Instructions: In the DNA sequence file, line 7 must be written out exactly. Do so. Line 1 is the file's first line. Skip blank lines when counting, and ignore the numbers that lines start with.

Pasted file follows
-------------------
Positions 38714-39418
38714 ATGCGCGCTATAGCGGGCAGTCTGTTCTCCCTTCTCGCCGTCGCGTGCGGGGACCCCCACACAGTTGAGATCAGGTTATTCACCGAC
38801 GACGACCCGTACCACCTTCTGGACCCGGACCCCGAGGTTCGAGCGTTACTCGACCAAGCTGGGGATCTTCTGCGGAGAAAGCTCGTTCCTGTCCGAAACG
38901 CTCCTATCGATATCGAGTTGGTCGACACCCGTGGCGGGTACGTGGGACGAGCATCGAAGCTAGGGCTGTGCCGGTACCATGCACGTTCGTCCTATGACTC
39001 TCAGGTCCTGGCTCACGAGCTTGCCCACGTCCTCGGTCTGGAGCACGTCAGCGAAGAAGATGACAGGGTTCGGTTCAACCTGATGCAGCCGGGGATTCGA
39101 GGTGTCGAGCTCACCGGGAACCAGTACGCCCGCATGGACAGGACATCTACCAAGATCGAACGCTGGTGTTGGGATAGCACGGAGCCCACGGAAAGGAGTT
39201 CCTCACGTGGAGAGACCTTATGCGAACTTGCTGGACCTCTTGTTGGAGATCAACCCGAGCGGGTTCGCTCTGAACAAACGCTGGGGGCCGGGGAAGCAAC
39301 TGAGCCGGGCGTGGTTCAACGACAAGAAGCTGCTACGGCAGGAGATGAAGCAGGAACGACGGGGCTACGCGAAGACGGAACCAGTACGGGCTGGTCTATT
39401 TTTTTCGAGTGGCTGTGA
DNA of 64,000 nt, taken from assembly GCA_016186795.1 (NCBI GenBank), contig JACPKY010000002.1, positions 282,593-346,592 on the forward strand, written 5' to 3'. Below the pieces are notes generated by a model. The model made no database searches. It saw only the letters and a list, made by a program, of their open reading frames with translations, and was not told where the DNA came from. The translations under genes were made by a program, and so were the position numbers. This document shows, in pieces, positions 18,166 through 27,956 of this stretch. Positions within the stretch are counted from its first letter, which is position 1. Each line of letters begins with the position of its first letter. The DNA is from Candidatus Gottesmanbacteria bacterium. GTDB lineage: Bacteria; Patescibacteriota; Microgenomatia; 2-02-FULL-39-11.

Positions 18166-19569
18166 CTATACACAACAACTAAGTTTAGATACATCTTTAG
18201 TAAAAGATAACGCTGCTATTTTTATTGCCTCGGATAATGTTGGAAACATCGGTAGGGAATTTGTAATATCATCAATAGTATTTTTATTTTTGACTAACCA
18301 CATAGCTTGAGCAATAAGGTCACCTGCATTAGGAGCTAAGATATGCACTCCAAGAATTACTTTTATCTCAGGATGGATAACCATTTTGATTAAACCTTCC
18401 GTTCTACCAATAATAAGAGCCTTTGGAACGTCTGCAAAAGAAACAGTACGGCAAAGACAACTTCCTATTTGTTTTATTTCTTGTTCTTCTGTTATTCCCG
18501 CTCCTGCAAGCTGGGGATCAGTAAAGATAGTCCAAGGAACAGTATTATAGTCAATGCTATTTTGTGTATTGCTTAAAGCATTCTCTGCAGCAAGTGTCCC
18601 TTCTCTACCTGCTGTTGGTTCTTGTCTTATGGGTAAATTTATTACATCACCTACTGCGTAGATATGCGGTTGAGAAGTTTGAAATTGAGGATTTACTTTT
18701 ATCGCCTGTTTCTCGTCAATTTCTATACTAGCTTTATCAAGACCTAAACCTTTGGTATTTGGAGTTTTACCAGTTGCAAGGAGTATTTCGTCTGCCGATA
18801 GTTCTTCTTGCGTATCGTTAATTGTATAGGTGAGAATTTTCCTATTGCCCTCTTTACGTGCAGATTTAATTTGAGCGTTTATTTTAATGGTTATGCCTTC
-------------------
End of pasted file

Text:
39201 CCTCACGTGGAGAGACCTTATGCGAACTTGCTGGACCTCTTGTTGGAGATCAACCCGAGCGGGTTCGCTCTGAACAAACGCTGGGGGCCGGGGAAGCAAC